Monday, 19 April 2010

Glasnevin: Dublin's Botanic Garden

No horticulturist or lover of gardens and plants should miss visiting the botanic gardens at Glasnevin, situated not far from the heart of the city of Dublin, southern Ireland. The 27 acre garden is also a quiet, green refuge for those just seeking beauty and peace away from the bustle of city life.


One of its greatest attractions has to be the magnificent ironwork of the glasshouses. The Palm House, built in 1884, dominates the garden yet it is the Curvilinear Range that was pioneering in its structure having been built almost 40 years earlier in 1848.




The smallest insectivorous plants to the mighty palms themselves find a home within these buildings. A walk through the houses is one of contrast, not just in leaf texture and flower colour, but also in temperature and humidity.


insect catching sundews

an insectivorous pitcher plant

Perhaps one of the finest flowering plants was this pale pink Protea, so typical of its type, although I was rather taken by this relatively tiny, deep pink version too, with which I was quite unfamiliar.




The Jade Vine, Strongylodon macrobotrys, was another plant that was totally unknown to me. It's luminous, turquoise, metre long pendants of flowers looked quite eerie hanging high in the canopy - if it had not been for the fallen petals glowing on the floor they would have gone unnoticed. The plant, which naturally grows in the forests of the Phillipines, rarely sets seed when grown in these conditions as it has to be physically damaged by a large pollinator (what, I don't know).



The sunniest day of the year so far ensured that light falling onto the plants revealed them at their finest, especially when the leaves were backlit - every photographer's dream!





The gardens, themselves are deserving of attention and exploration and these will be featured shortly.

Add to Technorati Favorites

6 comments:

  1. Hello Johnson, I found your bog by way of Rhonda's Down to Earth.I know I am going to enjoy your blog immensly now i just have to make the time to sit quietly and enjoy it all. i am in Australia and when i saw the proteas I thought what a small worldas they grow very well over here .I am just starting my own blog and as a rural mail lady i see some beautifully delightful things as i travel each day so i hope when i get up and going you may one day enjoy looking at the Australian countryside. You have a wonderful informative blog thank you for sharing,as an obsessed Uk person i will enjoy it even more, I have been twice and fell in love with your country and hope to come back in 5 years to have a long slow look around. Carole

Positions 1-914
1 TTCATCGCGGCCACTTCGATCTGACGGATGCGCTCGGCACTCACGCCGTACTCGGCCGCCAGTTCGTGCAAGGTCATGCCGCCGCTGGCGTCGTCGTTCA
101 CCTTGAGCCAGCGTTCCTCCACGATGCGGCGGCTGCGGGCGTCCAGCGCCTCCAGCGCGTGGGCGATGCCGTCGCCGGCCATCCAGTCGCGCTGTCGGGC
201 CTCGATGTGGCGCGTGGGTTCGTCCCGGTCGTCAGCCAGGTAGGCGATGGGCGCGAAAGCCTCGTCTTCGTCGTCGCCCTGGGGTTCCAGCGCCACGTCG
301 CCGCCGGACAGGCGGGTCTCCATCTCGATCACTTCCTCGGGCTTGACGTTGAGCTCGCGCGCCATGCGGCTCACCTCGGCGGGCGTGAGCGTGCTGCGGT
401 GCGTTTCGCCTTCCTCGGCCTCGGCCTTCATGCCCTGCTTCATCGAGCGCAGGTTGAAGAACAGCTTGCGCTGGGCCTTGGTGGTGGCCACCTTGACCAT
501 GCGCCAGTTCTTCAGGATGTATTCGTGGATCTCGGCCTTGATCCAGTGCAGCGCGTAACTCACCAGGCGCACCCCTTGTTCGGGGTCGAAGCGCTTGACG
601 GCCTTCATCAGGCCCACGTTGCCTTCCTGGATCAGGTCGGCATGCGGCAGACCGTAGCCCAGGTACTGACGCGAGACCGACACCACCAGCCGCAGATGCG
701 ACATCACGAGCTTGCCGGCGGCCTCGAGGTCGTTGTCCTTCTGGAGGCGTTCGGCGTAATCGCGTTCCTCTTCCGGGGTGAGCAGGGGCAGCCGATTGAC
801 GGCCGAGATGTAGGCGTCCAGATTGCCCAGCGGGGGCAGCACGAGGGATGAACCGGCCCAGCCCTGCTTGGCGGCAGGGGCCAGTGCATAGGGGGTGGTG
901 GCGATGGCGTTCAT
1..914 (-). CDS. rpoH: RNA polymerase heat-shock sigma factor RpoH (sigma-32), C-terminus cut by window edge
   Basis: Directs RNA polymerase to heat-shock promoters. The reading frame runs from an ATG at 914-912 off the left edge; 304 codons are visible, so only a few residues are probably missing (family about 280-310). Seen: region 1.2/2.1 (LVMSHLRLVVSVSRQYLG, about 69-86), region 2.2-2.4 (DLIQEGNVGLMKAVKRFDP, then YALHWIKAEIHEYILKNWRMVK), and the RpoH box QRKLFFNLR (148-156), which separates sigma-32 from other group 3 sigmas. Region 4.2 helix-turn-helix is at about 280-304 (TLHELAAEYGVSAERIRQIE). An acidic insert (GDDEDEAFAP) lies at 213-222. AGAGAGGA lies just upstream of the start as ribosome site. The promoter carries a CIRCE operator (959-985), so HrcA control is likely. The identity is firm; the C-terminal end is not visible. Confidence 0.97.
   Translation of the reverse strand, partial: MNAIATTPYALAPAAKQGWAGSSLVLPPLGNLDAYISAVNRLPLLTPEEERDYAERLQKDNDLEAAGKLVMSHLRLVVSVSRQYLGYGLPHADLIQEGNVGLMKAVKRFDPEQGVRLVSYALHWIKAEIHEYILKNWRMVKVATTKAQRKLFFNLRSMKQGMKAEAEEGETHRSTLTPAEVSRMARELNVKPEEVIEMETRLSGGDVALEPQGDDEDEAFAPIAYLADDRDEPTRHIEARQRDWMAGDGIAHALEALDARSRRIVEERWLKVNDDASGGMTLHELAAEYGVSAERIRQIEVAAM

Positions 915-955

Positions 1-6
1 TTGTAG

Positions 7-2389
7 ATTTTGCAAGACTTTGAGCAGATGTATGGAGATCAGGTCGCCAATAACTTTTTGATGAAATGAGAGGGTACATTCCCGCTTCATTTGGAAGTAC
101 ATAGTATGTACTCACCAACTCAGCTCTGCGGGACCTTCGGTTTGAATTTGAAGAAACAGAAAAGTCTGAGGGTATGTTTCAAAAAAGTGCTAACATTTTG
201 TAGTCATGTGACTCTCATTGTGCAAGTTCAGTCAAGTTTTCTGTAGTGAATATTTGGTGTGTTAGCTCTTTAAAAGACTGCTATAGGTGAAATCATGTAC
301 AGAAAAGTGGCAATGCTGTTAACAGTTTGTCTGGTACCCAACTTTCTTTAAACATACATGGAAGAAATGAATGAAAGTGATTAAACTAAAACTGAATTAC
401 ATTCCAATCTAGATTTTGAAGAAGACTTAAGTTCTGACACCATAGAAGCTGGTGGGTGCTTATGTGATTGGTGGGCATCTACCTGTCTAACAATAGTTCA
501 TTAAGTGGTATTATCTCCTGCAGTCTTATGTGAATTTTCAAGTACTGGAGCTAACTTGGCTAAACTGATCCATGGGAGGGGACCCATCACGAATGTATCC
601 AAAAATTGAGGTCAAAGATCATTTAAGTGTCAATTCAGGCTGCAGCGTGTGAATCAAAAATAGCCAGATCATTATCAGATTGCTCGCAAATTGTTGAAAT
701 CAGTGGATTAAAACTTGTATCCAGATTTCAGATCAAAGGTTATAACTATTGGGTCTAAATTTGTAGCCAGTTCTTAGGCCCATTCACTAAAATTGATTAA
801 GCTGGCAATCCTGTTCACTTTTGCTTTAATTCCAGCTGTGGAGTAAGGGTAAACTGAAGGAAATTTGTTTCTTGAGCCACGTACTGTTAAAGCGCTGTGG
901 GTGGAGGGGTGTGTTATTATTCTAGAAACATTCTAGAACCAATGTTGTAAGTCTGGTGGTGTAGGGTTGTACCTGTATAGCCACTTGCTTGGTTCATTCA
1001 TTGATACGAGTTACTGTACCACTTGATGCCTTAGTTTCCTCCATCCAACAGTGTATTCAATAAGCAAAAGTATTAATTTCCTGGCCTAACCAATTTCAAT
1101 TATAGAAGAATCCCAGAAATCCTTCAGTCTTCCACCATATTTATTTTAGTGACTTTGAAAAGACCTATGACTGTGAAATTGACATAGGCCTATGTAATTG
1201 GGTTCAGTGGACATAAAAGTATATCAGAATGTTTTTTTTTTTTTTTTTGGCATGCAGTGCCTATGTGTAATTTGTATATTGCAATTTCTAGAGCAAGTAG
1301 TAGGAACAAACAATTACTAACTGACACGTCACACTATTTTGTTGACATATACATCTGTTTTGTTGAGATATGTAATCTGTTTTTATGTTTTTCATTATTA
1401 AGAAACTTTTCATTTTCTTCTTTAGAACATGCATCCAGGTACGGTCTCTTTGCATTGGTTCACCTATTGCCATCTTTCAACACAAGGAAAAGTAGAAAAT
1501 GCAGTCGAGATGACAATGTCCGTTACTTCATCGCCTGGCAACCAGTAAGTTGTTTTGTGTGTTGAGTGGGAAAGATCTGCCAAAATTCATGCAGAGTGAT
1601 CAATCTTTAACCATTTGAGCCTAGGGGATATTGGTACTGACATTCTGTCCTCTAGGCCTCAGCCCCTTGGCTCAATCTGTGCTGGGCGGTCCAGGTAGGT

ReplyDelete
  2. It is wonderful that you were featured with the beautiful flowers you post. It was nice going through it.keep on posting. Iflorist.co.uk

    ReplyDelete
  3. I have just found your blog via Down to Earth ... and am in the process of reading some of it. I loved your Exmoor posts (my husband was born there). I'm not that far from you - near Bath.

    I'll put you as a favourite on my blog if you don't mind.

    ReplyDelete
  4. Johnson, what a magnificent structure! as is the Protea ;) You are fortunate to have such beauty around you. Hope you are having a great week.

    ReplyDelete
  5. Carole - welcome to the blog and welcome to blogging. It is a great way to express your interests and to 'meet' people from all over the place. It would be nice if I can get to the standard of writing of Rhonda's blog!

    Beth- thank you very much!

    Dancing - I am delighted to become a favourite! I am intrigued by the Exmoor connection: I think I know just about everyone between Lynton & Porlock & Simonsbath (which covers quite a big chunk).

    Diana - Rarely does a day go by without my reminding myself how fortunate I am with career, family and living here. I've been very lucky.

    Johnson

    ReplyDelete
  6. Thank you Johnson, I have added this garden to my wish list :-)

    ReplyDelete